‘We have the New York Times in our hands’
Extremely little of this information is reported to Americans, whose politicians from both parties regularly vote to give Israel $3.8 billion of Americans’ tax money (over $7,000 per minute). This legislation is also almost never reported by U.S. media.
From its earliest years, Israel has confiscated Christian land, and this practice has continued year after year after year after year after year after year after year. Again, U.S. media do not consider this newsworthy.
On top of this, Christians in Israel, like Muslims, live under a system in which they are second-class citizens. There are at least fifty laws that discriminate against them, their schools are significantly under funded, and their access to land is severely limited.
A top U.S. journalist, Grace Halsell, spent a year in Israel in 1977 and wrote a powerful book about what she learned, including about Israeli torture of Palestinians.
In 1998 she wrote a detailed, explosive article entitled “What Christians Don’t Know About Israel.” In the article she discussed the pervasive censorship on Israel-Palestine “by The New York Times, The Wall Street Journal, The Washington Post—and most of our nation’s print media.”
Her article includes this passage:
As an Israeli journalist, Arieh Shavit, explains…, “We believe with absolute certitude that right now, with the White House in our hands, the Senate in our hands and The New York Times in our hands, the lives of others do not count the same way as our own.”
Formerly indoctrinated Christians are waking up
Halsell wrote: “Israelis today, explains the anti-Zionist Jew Israel Shahak, ‘are not basing their religion on the ethics of justice. They do not accept the Old Testament as it is written. Rather, religious Jews turn to the Talmud. For them, the Talmudic Jewish laws become ‘the Bible.’ And the Talmud teaches that a Jew can kill a non-Jew with impunity.’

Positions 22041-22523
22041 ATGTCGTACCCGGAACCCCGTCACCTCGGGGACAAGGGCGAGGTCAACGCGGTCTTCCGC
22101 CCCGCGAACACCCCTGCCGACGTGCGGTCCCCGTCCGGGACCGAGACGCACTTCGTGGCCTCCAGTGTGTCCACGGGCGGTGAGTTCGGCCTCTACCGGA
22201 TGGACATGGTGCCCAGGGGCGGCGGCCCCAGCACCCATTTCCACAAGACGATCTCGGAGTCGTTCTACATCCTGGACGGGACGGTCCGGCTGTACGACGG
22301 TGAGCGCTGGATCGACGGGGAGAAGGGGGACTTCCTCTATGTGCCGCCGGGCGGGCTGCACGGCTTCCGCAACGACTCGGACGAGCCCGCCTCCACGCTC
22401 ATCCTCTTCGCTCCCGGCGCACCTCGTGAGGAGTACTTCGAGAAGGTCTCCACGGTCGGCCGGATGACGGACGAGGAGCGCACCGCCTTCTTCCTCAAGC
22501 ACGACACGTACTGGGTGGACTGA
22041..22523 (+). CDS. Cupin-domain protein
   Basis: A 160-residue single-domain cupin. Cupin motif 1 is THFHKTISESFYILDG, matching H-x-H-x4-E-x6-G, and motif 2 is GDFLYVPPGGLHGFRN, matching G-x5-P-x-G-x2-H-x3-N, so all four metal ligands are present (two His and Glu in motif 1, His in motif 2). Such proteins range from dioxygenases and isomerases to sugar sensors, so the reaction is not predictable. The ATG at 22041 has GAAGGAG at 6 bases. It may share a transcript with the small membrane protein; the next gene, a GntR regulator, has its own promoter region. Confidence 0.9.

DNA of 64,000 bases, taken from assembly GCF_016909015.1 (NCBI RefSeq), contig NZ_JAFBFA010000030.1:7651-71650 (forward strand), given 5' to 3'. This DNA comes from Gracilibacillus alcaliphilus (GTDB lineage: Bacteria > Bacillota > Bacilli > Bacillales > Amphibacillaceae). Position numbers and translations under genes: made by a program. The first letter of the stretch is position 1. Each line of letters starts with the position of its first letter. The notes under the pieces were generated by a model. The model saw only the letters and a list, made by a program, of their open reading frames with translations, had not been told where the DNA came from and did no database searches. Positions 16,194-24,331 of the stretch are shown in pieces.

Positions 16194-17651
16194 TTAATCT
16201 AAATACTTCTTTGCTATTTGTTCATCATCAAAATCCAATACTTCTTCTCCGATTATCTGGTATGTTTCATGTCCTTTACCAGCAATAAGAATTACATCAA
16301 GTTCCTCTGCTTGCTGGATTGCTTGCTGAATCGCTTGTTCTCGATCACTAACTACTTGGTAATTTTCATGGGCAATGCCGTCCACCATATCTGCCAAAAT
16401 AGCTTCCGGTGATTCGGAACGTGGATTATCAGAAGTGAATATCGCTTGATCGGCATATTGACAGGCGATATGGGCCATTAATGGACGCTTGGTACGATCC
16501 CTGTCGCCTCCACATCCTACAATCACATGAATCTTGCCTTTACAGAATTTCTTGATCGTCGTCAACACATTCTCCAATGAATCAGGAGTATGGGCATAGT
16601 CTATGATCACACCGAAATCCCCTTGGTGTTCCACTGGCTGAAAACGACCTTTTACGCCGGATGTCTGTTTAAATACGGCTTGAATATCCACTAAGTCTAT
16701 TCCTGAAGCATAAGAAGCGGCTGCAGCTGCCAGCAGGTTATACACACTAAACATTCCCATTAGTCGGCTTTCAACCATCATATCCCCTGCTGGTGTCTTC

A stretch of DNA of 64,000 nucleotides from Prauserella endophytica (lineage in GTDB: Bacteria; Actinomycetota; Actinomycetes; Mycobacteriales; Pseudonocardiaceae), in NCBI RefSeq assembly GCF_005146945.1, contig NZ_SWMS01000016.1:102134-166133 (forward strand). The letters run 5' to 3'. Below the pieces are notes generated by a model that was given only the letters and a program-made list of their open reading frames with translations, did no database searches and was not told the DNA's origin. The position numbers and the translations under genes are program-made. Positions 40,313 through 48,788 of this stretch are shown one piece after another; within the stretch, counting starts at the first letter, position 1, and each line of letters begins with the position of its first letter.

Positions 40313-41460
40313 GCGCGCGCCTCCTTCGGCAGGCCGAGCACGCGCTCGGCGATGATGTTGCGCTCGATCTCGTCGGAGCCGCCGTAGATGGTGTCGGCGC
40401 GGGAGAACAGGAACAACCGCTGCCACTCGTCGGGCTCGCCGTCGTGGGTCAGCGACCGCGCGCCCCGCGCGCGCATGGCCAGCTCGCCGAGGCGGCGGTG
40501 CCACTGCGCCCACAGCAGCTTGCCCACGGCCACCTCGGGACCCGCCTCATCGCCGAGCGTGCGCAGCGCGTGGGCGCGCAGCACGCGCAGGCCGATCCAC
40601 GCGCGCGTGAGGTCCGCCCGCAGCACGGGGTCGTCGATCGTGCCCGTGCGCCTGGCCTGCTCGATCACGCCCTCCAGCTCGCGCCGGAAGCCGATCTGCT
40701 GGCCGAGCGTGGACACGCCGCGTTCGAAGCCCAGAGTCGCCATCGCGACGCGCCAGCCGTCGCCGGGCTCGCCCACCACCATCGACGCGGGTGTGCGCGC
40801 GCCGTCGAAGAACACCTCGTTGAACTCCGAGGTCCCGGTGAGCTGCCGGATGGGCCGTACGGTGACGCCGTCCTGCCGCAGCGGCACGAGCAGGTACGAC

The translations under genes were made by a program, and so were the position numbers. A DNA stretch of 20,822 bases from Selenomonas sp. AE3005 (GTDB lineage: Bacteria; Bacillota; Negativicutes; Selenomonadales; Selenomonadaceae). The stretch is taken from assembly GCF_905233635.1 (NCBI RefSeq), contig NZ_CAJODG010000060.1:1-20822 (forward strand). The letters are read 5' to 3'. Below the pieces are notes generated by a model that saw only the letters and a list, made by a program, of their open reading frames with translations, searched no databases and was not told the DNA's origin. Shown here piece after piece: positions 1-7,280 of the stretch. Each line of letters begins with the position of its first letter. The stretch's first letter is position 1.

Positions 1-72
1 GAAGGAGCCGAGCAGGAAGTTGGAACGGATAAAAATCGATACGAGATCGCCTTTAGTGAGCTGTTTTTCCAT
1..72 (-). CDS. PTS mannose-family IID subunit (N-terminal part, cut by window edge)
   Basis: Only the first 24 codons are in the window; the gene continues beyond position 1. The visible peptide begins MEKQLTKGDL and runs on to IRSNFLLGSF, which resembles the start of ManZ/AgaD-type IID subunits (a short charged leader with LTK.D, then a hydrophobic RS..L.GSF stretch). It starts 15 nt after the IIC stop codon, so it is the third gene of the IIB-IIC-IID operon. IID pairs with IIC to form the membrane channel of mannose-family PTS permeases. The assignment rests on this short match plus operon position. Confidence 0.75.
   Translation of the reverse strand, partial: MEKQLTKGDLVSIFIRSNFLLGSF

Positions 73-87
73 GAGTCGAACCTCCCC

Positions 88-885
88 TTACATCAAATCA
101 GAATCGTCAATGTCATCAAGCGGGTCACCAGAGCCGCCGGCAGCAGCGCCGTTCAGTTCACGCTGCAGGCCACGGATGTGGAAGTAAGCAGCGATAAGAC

“In the teachings of Christ, there was a break from such Talmudic teachings. He sought to heal the wounded, to comfort the downtrodden…”
“While Israel and its dedicated U.S. Jewish supporters know they have the president and most of Congress in their hands, they worry about grassroots America—the well-meaning Christians who care for justice. Thus far, most Christians were unaware of what it was they didn’t know about Israel.”
She continued: ”
They were indoctrinated by U.S. supporters of Israel in their own country and when they traveled to the Land of Christ most all did so under Israeli sponsorship. That being the case, it was unlikely a Christian ever met a Palestinian or learned what caused the Israeli-Palestinian conflict.
“This is gradually changing, however. And this change disturbs the Israelis.”
The change Halsell describes has begun to escalate in recent years. Today more and more Christians are learning the facts about Israel-Palestine and are increasingly supporting Palestinian human rights.
Some are discussing what they say are deep errors in the interpretation of the Bible they grew up with, and a growing number are exposing flaws with the Scofield Bible, an influential annotated Bible that has played a major role in the growth of “Christian Zionism.”
This could have a major impact. While evangelical support for Israel has not driven U.S. policies of unconditional support for Israel, it has helped to enable them.
It looks like this may change.
Alison Weir is executive director of If Americans Knew, president of the Council for the National Interest, and author of Against Our Better Judgment: The Hidden History of How the U.S. Was Used to Create Israel.